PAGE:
India's Jet Airways, a major Boeing customer, hits financial turbulence
Jet Airways was once at the forefront of Indiaâs rapidly growing market for air travel, but a challenge from budget carriers and surging fuel prices are backing the airline into a corner. The stock ended at its lowest level since June 2015 as the carrierâs finances deteriorated.
Jet Airways, a substantial Boeing customer, was once at the forefront of Indiaâs rapidly growing market for air travel, but a challenge from budget carriers and surging fuel prices are backing the airline into a corner.
Shares of the carrier, part-owned by Etihad Airways PJSC, plunged 8.5 percent Friday in Mumbai after the company postponed announcing its first-quarter earnings. Thatâs less than a week after denying a report it needs drastic measures to cut costs and bolster its finances. The stock ended at its lowest level since June 2015 as the carrierâs finances deteriorated and the default risk on its debt obligations increased.
Budget airlines such as IndiGo, GoAir and SpiceJet expanded exponentially in the past decade, giving first-time flyers a new opportunity and middle-class families an alternative to full-service carriers that offered lounges and free meals on board. India, the worldâs fastest-growing major aviation market, is also one of the toughest in which to survive, with premium carrier Kingfisher Airlines collapsing and legacy Air India needing repeated state bailouts as ultra-low fares fail to cover their costs.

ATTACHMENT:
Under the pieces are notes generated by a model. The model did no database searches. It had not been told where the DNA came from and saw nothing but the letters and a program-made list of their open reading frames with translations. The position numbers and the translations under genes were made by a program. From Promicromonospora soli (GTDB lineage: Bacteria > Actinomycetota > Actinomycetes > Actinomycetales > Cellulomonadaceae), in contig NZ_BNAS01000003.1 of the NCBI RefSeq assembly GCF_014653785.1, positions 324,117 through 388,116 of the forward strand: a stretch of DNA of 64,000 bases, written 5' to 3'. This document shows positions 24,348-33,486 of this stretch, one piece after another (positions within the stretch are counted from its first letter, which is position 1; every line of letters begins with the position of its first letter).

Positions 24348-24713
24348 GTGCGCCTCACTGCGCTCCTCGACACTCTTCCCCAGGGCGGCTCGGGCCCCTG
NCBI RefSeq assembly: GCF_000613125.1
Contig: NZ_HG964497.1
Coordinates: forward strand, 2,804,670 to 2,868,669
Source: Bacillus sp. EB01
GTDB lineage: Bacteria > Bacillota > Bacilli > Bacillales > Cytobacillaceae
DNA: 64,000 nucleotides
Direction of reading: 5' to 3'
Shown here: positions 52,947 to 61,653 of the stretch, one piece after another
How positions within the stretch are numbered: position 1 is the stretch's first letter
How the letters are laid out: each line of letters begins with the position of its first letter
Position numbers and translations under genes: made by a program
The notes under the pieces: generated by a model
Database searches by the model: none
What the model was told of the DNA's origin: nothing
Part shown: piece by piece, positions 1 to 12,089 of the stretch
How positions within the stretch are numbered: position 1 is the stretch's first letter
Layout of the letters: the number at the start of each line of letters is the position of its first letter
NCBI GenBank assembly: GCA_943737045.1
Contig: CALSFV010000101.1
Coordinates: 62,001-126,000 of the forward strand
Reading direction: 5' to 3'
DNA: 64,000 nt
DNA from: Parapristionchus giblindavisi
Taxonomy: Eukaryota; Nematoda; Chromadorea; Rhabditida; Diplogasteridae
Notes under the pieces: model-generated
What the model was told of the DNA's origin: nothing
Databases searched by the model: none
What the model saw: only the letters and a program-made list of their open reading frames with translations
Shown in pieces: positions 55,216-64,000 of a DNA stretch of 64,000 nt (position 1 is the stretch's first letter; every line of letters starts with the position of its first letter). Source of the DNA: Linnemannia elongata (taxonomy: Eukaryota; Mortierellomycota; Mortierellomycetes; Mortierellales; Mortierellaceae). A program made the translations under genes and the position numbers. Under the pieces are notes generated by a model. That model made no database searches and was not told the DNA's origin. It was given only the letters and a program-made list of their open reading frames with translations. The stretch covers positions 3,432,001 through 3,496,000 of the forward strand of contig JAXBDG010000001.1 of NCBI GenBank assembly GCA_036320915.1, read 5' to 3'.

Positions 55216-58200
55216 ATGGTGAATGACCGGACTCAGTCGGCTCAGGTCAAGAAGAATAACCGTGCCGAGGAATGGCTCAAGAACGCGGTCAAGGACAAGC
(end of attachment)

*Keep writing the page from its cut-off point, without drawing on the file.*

âJet Airways is facing challenges on all fronts,â Bloomberg Intelligenceâs Singapore-based analyst Rahul Kapoor said. âThe rise in oil prices is having a double whammy on their earnings. They already have a sparse balance sheet compared with other Indian carriers.â
In June, the airline agreed to buy 75 of Boeingâs 737 Max aircraft for about $8.8 billion, taking its backlog for the narrowbody jet to 225. It has also placed an order for 10 Dreamliner 787s, but it may not take them as it reviews its network. It has 121 planes in its fleet, according to its website.
India is one of the toughest markets, where airlines are forced to sell tickets at base prices of as low as 1 rupee (2 cents) to attract the fastest growing middle class in the world. Kingfisher Airlines, started by Indian tycoon Vijay Mallya in 2005, was one of the nationâs leading carriers until it was grounded in 2012 amid mounting debt. Indian airlines are among the biggest customers for the single-aisle planes made by both Airbus and Boeing.
Mumbai-based Jet Airways had total debt of $1.4 billion, and cash and equivalents barely 3 percent of that, for the year ended March 31, 2018, according to Bloomberg-compiled data. The firmâs total debt ballooned to 55.4 times earnings before interest and tax as of March 31, compar ed with 4.9 times the previous year, the data showed.